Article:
Vet to Vet: Dell Veterans Offer Advice to Job-Seeking Vets

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Learn from Those Who Have Walked in Your Shoes Before

Searching for a job isn’t easy work; and if you’re transitioning from a military career to a civilian career, it can pose unique challenges, such as translating military experiences. We recently connected with veterans who successfully navigated the waters from their military careers to a civilian career with Dell. We asked them what they would tell other veterans currently seeking new career opportunities.

Brad Johnson, Senior Director, Federal Services Lead, Global Services, Navy

“First, I’d thank you for your service. Make sure that when you look at a company, you ask about the veteran support programs. Don’t limit this to hiring, look at mentoring, advancement and peer programs for veterans.

“Your leadership skills, your technical skills, your crisis management skills, all of these things are so transferrable to the work that we do at Dell. When I talk to hiring managers, sometimes they ask, ‘Should I consider a veteran for this position?’

“I’ll ask about the position. Typically, the hiring manager will say something like this: ‘It’s a very high-stress position and you’ve got to work together.’

“I chuckle as I share that veterans have done all of that, but they’ve done it, in 110-degree heat, underneath the Polar ice cap, at 600 Sea State 7 on the Atlantic Ocean or 30,000 above in the air. Stress is nothing new to a veteran.”

Kim Tully, Program Change Management, Army, Texas National Guard

“I recommend reaching out to contacts at Dell and trying to understand what to expect on a daily basis. Cultivate that network. Your problem-solving abilities and the way you might break down difficult situations or challenges will serve you well. Emphasize your wonderful teamwork and collaboration skills.”

Greg Martin, Director, IT Business Partner Lead, Army

“Go for it, first and foremost. The experiences and the resources that we attain from military experience are both tangible and intangible. It’s very important to take advantage the GI Bill and the college education benefits that we earn as members of the military.

“From there, think about some of the intangible benefits; the leadership that we attain and some of those real-life experiences that other people don’t have. Leverage those experiences, apply them and most importantly, seek somebody that has spent time in the military and spent time in the corporate world to help you translate some of those intangible things that you’ve attained.”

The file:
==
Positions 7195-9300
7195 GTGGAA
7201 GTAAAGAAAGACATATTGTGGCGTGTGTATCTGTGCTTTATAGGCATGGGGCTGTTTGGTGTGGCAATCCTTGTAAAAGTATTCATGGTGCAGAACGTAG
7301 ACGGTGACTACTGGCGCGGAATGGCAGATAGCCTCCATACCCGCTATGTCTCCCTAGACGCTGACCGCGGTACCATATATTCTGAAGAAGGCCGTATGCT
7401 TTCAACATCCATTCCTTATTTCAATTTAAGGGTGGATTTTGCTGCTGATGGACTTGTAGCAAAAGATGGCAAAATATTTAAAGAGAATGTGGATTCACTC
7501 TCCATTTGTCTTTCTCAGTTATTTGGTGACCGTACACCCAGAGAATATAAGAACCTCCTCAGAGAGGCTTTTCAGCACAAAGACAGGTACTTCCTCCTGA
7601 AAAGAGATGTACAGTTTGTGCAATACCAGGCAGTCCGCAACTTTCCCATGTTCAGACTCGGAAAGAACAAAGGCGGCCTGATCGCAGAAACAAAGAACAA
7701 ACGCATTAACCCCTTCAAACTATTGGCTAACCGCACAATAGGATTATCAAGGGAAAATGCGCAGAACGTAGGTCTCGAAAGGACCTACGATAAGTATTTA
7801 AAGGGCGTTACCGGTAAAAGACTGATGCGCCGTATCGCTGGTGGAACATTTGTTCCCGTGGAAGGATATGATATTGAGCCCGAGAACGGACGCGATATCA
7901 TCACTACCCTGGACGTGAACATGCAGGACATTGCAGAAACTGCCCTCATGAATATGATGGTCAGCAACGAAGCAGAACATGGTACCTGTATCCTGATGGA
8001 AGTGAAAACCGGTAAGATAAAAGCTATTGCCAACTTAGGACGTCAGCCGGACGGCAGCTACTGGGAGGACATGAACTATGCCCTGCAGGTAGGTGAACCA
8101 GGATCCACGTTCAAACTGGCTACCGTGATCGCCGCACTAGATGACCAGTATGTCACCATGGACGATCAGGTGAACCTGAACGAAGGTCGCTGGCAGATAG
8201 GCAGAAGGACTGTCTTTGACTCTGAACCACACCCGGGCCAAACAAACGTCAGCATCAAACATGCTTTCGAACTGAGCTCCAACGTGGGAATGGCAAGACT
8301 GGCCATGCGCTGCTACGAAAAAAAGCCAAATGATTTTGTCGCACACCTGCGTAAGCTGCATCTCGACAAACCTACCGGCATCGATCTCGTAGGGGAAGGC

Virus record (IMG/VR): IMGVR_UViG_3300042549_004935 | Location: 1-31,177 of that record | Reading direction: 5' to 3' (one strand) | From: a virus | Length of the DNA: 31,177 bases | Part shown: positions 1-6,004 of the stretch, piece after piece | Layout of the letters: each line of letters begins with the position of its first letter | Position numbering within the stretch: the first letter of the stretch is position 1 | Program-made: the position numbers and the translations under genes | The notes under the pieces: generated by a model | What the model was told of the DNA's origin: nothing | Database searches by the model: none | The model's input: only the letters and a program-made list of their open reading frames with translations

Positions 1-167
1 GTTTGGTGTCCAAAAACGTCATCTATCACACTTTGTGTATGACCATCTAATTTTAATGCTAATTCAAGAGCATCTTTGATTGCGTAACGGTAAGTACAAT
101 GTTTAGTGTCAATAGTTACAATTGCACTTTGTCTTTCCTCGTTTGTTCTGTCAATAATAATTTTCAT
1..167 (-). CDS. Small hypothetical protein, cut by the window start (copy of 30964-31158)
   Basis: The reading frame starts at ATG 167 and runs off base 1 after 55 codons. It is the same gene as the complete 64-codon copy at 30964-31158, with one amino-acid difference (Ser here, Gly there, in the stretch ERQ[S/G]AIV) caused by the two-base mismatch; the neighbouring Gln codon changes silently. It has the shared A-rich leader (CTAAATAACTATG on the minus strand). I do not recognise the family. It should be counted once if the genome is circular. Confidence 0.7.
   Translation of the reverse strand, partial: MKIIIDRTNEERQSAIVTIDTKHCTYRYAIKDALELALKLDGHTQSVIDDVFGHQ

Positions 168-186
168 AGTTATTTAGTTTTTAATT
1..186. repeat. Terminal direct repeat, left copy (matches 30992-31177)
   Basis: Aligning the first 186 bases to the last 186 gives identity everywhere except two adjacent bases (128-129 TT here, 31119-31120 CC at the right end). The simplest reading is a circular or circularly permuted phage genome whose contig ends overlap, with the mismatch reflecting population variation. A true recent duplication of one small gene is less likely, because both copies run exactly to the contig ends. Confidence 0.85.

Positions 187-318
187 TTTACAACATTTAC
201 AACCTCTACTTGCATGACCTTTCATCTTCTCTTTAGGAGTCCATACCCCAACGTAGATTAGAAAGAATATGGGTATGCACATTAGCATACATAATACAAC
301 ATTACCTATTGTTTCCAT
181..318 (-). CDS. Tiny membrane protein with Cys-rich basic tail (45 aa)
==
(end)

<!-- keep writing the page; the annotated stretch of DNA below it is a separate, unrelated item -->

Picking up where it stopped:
Ray Lipsky, Senior Vice President of Global Sales, Data Protection Solutions, Marine Corps

“Some of the best advice I got when I left the Marine Corps was to find a company where you fit the culture. I knew that Dell had a legacy of high performing, fast paced, great products, good company, where people take care of each other. That’s really what drew me to the company at the time.

“One of my goals within my role and with our team is to try and find more veterans. The ability to bring on men and women that have the military work ethic, that want to be a part of something bigger, is something that I look for and our other leaders look for.”

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About the Author: Amy Winebright

Amy Forbes Winebright Amy’s current role as the Global Employment Brand Project Manager at Dell seamlessly melds her earlier career in marketing and sales with more recent experience in brand marketing and human resources. She has worked with small start-up businesses where everyone wears several hats to large corporations. At the heart of it all she is a brand advocate who is thrilled to advocate for Dell, a powerhouse company that values innovation and growth much like a startup, truly the best of both worlds. Outside of work Amy spends time with her family, tries her green thumb out in the garden and loves to see the world through her Canon lens. Follow her on LinkedIn and Twitter.
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